Anybody else need a drink?
With two heavy story lines on Code Black Season 2 Episode 6, things got pretty dark. It was like a double whammy of making me feel like crap. As depressing as the cases were, they were handled with respect and dignity. The writers deserve respect for that.
Malaya's patient, Joy, suffered an all too common fate on her college campus, but like the case at Stanford, was aided by a good Samaritan, which was helpful in dulling my utter despair for goodness in humanity. Of course, the all too obvious "twist" of her alleged savior actually being the attacker plummeted my spirits right back down.
Ignoring the ripped from the headlines (with a twist) aspect, the story was good on a lot of levels. Malaya's own experience from Code Black Season 1 Episode 15 was worked in without feeling trite or heavy handed. The care given the examination made my heart ache.
There's a whole lot of rape on TV. But even Law and Order: SVU hasn't had as detailed a depiction of what a sexual assault exam entails that I can recall. I got the shivers when they focused on the speculum. Joy's face during the exam choked me up.
Joy: Everyone's going to think it's my own fault.
Malaya: No. No. You did nothing wrong.
Joy: I'm just a slut who got drunk at a party.
Malaya: Let me tell you something, Joy. You fought back.
It was heartbreaking to hear her talk about how she blamed herself and how she assumed everybody else would, too. But as devastating as it was to watch even a fictional person go through that, I have to applaud the writers for Malaya's response and their contribution against victim blaming.
I only have one complaint against Joy's story, and that's that there wasn't any kind of PSA for the National Sexual Assault Hotline during or after the episode. At least not on the advance screener that I was given. If you (or somebody that you know) needs to speak to somebody about their assault, RAINN has a 24 hour hotline at 1-800-656-4673 as well as a chat service.
Joy: I don't know. Maybe this is who I am now. The girl who got raped. That's the worst part. Someday I'll have to tell my husband.
Malaya: No. He took *one* night from you. Don't let him have one more second. You are more than the bad things that happen to you. You are the grace that follows.
Because campus sexual assault apparently isn't dark enough, we were treated to the ever-so-lighthearted topic of physician assisted suicide (PAS) as the cherry on top of this sadness sundae. California's End of Life Option Act went into effect in June 2016, so Code Black wasted no time jumping on the issue.
I greatly admire the respect with which the writers treated Whitney's decision. That said, this plot didn't come off as well as the first. Their underlying goal was to make Campbell a more relatable, likable character, and (in my opinion) it didn't quite achieve that.
Not to mention an abysmal use of Annabeth Gish.
There's not a single part of me that wants to die. But I'm dying. And I want to do it while I'm still me.Whitney
Whitney was charming and sympathetic. Her position was sad, but it easy to see her point of view. But what, exactly, was Campbell's investment? He's never fought against DNR's before, and if his objection was truly that a doctor's job is to save patients, that would have been a problem for him.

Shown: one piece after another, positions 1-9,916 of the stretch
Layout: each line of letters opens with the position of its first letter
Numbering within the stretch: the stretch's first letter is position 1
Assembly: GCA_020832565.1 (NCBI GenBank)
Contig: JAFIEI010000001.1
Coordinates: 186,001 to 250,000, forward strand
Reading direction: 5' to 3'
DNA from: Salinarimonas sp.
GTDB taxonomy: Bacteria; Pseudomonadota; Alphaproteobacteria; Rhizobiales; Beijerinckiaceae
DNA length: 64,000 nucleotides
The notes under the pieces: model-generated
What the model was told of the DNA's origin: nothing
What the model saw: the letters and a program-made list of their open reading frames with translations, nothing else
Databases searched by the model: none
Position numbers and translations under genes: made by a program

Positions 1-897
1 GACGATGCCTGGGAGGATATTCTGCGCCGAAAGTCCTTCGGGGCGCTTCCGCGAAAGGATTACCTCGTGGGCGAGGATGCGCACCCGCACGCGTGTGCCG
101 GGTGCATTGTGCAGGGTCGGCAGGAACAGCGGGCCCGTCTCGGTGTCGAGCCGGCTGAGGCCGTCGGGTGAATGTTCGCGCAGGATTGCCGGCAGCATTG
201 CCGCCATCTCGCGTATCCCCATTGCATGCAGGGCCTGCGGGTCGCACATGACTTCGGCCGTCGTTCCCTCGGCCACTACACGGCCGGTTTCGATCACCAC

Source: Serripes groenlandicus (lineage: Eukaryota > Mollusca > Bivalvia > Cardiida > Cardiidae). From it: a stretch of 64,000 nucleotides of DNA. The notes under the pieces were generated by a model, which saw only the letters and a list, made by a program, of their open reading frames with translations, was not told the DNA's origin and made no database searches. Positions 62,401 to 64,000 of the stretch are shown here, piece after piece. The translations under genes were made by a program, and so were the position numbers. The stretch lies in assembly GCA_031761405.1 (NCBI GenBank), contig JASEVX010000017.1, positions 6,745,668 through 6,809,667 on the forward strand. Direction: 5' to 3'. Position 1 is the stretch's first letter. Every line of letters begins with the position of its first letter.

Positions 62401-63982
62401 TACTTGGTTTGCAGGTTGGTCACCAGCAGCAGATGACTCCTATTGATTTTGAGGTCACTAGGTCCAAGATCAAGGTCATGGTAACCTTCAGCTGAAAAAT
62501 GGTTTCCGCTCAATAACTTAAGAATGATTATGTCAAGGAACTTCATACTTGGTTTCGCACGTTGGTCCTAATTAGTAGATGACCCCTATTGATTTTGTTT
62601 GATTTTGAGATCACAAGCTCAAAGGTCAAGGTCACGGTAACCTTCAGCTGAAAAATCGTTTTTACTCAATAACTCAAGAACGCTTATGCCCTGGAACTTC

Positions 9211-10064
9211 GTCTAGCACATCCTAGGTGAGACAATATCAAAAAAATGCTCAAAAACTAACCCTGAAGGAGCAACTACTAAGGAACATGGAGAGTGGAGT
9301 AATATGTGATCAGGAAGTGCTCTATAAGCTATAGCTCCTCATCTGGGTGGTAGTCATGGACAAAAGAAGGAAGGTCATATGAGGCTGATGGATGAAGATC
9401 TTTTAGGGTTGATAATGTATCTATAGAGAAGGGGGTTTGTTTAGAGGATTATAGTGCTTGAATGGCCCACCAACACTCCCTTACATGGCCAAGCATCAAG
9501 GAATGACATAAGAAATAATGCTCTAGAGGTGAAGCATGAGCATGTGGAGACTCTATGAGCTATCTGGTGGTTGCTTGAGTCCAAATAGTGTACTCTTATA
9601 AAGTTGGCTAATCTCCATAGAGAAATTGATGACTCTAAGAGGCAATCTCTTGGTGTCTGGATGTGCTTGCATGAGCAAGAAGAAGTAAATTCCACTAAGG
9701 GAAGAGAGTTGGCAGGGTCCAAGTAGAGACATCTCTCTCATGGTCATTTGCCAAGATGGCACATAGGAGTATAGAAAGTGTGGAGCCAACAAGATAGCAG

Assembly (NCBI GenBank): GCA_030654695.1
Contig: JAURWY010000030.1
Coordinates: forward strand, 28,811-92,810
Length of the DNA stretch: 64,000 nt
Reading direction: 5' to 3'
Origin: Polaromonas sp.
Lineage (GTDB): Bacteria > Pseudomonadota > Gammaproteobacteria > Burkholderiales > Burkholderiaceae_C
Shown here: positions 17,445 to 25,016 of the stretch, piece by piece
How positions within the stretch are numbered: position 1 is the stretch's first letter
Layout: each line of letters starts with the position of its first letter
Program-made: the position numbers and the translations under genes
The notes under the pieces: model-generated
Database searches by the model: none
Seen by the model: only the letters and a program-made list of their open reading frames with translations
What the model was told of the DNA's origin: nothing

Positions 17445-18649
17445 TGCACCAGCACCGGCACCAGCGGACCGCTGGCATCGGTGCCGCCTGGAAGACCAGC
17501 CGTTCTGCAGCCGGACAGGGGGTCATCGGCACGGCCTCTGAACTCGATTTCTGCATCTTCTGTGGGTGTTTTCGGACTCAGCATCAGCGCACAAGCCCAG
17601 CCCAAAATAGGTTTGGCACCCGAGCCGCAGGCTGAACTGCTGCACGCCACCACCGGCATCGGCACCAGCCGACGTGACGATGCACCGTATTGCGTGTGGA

He doesn't seem to have a personal connection to the issue of PAS. Ethan's willingness to assist was influenced by his mother's ALS, but I actually find it more reasonable that a personal connection would compel you against the notion. Alas, nothing was revealed about Will.
Campbell: Oh now you think you know me.
Ethan: Not yet. But you did just get more interesting.
The bright spot of the hour was definitely Mike's recovery. Things were a little scary for a minute, and he's not out of the woods yet, but the whole family seems to be on the mend.
I'm not sure which was better for me: Mike and Angus bonding as Mike explained why he picked his little brother as his proxy or Leighton Sr. turning out not to be a complete tool after all. I mean, he's still a little bit of a tool. Like, 35% tool/65% decent person.
Angus: My first year of medical school. Don't remind me. I was in worse shape than my cadavers. I remember, I begged you to come visit.
Mike: But you asked all the right questions, and I knew you'd make a great doctor. That's why I made you my medical proxy. Because you're the most thoughtful person I know.
Even if his recovery was (and will continue to be) painful, it was still a better B plot than Mario and Elliot's patient. I just could not bring myself to care about Richard Lewis' character. Or about Richard Lewis. The jokes weren't funny, the story wasn't compelling.
It basically felt like it only happened so nobody would ask, "Where are Mario and Elliot?" You could cut all those scenes and it wouldn't make a difference to the episode as a whole. To me, that's always a problem.
I should get a punch card for this place. Ten seizures and I get a free frappucinno.Whitney
WIll and Ethan are going to be confined to a submarine on Code Black Season 2 Episode 7 ("What Lies Beneath") and that isn't a joke. I imagine the two are going to be forced to confront their hostility towards one another while trapped in a tin can. I'd be more than a little surprised if there aren't some fireworks before they reach an understanding.
But even if they don't come to blows, who's to say that the rest of the docs will be safe? The ER is going to be flooded with convicts after a prison riot breaks out. I can't help but wonder if one of the doctors has a connection to any of those inmates.
If you drank too much wine while trying to soldier through and can't recall some details, don't worry. You can always watch Code Black online. We'd love to hear your thoughts on "Hero Complex" down in the comments section.
Elizabeth Harlow was a staff writer for TV Fanatic. She left the organization in October 2018.